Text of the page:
Comics and graphic novels* are becoming more and more mainstream, buoyed, no doubt, by the insanely popular superhero movies coming out of Marvel Studios. However, despite the popularity of graphic novels, certain stereotypes still dominate the public perception of both graphic novels and their readers. Comics are often regarded as a form of simplified reading (as if readers look at images because they are incapable of reading), and as allowing for only a few narrative genres (chiefly, adventure and superhero stories). Comic book and graphic novel readers are often assumed to be acne-ridden, adolescent nerd-boys, who read comics because they are too socially awkward to interact with normal people or get laid.
I’ve always found these stereotypes to be rather bizarre. People don’t assume that all novels tell the same story, or that their readers inhabit a single personality type. How strange would it be for someone to declare that all films are similar, and that the people who watch them are all the same? And yet, people often simply accept that comics—defined simply as works that tell stories via sequential images—explore only a very narrow range of narratives and themes, and that their readers exemplify the same traits. This (I can't believe I still have to say this) just isn’t true. As with any genre, comics tell all kinds of stories for all kinds of people.
Here are four of the most stubborn myths about comics and their readers, and why they are so wrong.
1. Not all people who read and write comics are dudes
The world of comics has not always been the most welcoming space for women. Many potential female readers are put off by comics that depict women with impossible bodies—huge breasts, tiny waists, and spines so flexible they can flash boobs and butts at the same time—and that consistently, overtly sexualize their female characters.
Slowly, but surely, however, women are gaining visibility and power within the traditionally male dominated comics industry, both as creators and consumers. Superhero comics are featuring more and more women: In 2013, Marvel released an X-Men series, led solely by superheroines; Kamala Khan began headlining Ms. Marvel last February; and Marvel announced in September that its new Thor would be female. For those looking for female-driven comics outside the superhero genre, check out the excellent work of Marjane Satrapi (Persepolis) and Alison Bechdel (Fun Home), and take a gander at Bustle's previous lists of great alternative comics for women and graphic memoirs by women.
2. Graphic novel readers are not all young
Because they are illustrated, comics are often associated with children and adolescents. There are indeed some wonderful YA comics out there, but many comics and graphic novels are intended strictly for adults. Alan Moore's iconic Watchmen is a perfect example of an adult comic, in terms of its content (lots of sex, swearing, and violence to be found here, folks), but also its style and structure. Narratively complex and morally ambiguous, Watchmen asks difficult questions about power, corruption, and what it means to be a hero in the real world.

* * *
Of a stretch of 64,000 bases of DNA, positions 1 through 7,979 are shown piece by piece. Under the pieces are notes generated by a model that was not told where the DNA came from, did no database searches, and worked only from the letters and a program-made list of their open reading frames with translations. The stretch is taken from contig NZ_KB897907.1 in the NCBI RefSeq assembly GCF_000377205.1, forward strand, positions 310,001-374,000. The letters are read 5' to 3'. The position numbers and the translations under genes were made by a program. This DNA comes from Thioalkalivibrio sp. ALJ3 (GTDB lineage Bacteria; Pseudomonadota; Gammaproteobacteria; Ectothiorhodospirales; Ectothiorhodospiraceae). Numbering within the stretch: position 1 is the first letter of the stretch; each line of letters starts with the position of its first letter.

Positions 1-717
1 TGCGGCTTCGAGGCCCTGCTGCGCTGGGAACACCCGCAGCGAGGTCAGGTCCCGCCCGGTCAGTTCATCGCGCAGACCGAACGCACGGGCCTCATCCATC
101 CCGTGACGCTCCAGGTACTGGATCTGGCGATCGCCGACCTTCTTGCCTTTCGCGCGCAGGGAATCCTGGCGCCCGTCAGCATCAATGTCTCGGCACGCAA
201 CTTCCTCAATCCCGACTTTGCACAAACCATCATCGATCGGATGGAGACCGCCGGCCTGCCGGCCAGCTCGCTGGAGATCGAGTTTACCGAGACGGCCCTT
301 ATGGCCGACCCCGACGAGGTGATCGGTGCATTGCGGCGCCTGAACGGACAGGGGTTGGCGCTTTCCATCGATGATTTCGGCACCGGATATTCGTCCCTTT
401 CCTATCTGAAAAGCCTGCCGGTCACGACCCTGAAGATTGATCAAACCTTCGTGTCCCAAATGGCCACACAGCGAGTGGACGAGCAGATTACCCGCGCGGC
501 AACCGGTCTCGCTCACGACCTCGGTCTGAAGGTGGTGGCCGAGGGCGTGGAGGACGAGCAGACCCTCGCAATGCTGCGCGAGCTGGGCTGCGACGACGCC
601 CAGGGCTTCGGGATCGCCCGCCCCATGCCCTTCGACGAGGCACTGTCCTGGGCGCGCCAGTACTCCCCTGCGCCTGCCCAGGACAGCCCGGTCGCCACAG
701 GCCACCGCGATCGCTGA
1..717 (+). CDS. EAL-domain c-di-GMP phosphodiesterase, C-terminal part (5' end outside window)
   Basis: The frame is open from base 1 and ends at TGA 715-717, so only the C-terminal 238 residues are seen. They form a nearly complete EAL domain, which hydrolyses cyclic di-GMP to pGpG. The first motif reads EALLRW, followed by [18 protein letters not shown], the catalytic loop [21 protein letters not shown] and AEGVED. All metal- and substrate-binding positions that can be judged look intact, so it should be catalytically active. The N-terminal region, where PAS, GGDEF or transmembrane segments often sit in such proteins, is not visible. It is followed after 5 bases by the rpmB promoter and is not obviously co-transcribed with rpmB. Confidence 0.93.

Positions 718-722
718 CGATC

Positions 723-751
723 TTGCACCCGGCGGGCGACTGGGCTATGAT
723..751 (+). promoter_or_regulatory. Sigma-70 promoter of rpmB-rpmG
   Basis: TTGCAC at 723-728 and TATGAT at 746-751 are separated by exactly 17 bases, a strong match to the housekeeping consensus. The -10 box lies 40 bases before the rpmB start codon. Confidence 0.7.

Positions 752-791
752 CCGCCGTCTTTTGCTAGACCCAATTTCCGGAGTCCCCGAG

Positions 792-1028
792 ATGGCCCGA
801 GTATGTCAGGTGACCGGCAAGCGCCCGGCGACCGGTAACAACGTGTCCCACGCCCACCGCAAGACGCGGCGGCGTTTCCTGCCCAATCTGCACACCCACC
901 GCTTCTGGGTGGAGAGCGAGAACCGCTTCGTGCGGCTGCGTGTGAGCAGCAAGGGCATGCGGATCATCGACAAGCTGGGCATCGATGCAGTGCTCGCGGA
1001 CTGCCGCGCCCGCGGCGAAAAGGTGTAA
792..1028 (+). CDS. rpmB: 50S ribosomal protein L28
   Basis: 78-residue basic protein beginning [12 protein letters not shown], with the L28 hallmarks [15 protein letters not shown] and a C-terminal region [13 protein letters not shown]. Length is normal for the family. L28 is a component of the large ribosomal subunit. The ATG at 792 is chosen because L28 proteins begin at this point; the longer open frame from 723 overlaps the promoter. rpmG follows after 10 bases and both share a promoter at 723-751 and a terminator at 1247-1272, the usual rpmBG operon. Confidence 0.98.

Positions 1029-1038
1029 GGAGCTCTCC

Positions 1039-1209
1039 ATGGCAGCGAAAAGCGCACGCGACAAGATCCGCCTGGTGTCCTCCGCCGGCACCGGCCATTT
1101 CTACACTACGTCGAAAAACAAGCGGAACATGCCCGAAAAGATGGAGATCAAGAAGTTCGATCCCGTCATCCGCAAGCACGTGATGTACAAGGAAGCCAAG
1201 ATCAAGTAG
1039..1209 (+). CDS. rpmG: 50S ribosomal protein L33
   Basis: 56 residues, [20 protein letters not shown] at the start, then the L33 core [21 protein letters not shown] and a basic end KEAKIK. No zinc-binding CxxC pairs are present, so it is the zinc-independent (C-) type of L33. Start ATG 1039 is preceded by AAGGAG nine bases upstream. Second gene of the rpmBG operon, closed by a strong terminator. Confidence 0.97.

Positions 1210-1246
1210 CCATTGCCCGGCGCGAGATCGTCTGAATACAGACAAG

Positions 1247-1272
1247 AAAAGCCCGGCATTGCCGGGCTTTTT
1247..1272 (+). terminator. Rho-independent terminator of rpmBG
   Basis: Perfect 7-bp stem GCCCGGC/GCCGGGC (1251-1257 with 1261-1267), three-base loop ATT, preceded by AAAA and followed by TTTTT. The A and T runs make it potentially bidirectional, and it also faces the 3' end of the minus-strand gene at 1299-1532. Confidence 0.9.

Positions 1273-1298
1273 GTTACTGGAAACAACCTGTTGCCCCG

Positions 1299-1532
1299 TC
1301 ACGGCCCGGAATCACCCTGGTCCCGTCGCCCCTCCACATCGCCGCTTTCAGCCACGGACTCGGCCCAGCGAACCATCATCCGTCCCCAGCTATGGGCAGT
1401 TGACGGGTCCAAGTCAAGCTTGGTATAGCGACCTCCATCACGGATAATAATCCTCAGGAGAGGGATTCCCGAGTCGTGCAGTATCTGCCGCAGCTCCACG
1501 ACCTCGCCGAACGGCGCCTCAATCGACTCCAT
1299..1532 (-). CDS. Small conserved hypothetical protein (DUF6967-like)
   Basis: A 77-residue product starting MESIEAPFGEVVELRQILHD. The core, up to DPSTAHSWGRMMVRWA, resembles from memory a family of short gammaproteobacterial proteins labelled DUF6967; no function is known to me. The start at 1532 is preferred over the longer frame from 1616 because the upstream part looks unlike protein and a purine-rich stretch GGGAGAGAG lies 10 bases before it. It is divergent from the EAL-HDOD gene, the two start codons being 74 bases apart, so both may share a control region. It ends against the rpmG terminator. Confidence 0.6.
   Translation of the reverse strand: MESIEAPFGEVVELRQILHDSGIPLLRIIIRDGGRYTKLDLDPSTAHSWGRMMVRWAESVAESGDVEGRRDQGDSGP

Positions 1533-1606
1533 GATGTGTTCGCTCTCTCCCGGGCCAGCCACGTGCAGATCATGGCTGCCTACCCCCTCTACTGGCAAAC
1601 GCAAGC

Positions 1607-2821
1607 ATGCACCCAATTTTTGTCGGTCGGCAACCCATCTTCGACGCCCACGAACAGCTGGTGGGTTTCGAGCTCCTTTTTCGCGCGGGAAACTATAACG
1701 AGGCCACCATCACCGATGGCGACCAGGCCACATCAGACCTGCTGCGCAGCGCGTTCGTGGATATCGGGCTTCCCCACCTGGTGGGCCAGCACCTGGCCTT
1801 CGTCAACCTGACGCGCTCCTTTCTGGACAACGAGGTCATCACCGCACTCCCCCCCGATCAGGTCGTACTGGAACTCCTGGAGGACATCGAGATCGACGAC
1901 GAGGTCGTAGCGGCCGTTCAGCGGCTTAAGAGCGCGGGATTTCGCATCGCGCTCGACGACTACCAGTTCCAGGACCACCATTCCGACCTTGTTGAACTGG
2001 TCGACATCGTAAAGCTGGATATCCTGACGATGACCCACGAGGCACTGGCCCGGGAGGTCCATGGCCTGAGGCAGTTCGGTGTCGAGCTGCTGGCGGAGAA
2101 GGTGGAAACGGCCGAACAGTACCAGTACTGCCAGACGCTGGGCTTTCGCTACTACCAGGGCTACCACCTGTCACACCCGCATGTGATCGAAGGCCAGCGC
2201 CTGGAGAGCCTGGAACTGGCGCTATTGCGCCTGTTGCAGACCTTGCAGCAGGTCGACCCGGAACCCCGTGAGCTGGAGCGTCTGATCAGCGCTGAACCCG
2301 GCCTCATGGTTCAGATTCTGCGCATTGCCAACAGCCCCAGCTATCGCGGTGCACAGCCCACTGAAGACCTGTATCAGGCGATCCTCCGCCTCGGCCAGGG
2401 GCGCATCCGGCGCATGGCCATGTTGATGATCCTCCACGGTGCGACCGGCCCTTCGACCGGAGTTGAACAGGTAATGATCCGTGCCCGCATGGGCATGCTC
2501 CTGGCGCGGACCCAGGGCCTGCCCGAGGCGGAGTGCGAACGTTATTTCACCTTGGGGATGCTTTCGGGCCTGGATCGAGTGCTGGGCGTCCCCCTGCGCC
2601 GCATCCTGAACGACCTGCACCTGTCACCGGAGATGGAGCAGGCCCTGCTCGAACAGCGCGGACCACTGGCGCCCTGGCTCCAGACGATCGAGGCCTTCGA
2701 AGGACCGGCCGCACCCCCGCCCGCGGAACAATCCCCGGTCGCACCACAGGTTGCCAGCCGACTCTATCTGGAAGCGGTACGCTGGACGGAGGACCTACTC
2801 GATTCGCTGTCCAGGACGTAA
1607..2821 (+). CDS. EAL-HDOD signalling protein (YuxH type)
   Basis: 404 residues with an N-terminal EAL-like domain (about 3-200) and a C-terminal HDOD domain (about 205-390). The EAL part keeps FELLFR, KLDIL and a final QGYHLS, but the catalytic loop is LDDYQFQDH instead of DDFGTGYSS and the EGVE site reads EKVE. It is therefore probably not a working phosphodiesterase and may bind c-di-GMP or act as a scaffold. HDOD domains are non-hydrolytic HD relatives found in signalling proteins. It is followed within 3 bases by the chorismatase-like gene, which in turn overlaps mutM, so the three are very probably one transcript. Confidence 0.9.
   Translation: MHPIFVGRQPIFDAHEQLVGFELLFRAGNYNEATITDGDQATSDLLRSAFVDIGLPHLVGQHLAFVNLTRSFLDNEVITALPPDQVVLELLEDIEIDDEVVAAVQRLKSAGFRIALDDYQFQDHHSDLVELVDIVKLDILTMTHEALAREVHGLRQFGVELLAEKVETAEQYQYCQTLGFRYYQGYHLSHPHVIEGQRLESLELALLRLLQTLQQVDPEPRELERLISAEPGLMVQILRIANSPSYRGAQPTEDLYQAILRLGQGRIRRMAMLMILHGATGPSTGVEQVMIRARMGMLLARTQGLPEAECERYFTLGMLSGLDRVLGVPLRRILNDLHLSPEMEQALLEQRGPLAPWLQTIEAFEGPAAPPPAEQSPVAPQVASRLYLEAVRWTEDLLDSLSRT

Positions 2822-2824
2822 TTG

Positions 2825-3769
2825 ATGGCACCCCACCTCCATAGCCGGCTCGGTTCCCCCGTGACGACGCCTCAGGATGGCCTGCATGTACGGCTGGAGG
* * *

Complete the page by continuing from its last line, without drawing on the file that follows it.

(I'm pausing here to give a little shout out to my current comics-obsession, Saga , the fantastic ongoing series from Brian K. Vaughan and Fiona Staples. The series is an immediately addictive, beautifully illustrated fantasy-adventure for adults.)
3. Not all comics readers are “nerds”
Comics readers are often assumed to be stereotypical nerds: glasses wearing, Star Trek obsessed, socially awkward people who can't get dates. This stereotype is offensive on many levels, and, to be honest, I simply don't think these people exist outside of Revenge of the Nerds and The Big Bang Theory. There are plenty of people who love comics who are not socially awkward, just as there are plenty of socially awkward people who hate comics. There are also comics-loving, sci-fi-obsessed, pocket protector-wearing, socially hopeless people out there who are still more interesting that the "nerd" label allows for. People are complex and varied and strange, and some of us read comics. We are large. We contain multitudes.
4. Not all comics are about superheroes
I love superheroes, but for those of you who just can't get enthusiastic about magic people in capes, there are still plenty of graphic novels and comics to choose from. Great examples include the previously mentioned Persepolis and Saga, Alan Moore's From Hell and V for Vendetta, Art Spiegelman's Maus, Daniel Clowes's Ghost World, Craig Thompson's Blankets, Neil Gaiman's Sandman series, Bryan Lee O'Malley's Scott Pilgrim series, and many, many others.
*People have been debating about the differences between “comic books” and “graphic novels” since the term was first popularized in the 1980s. Some readers and writers have argued that the “graphic novel” label is simply a marketing ploy to make comics seem more acceptable to readers who see comics as a “low-brow” genre; others have argued that graphic novels are distinct from comics in terms of their length and narrative cohesion. These distinctions are really rather fuzzy, as many “graphic novels” are published in serial form, like traditional comics, and then bound later as collected editions. This is a long-winded way of saying that I don’t really differentiate between comics and graphic novels. I say, call them what you want!
Images: Image Comics; Giphy (4)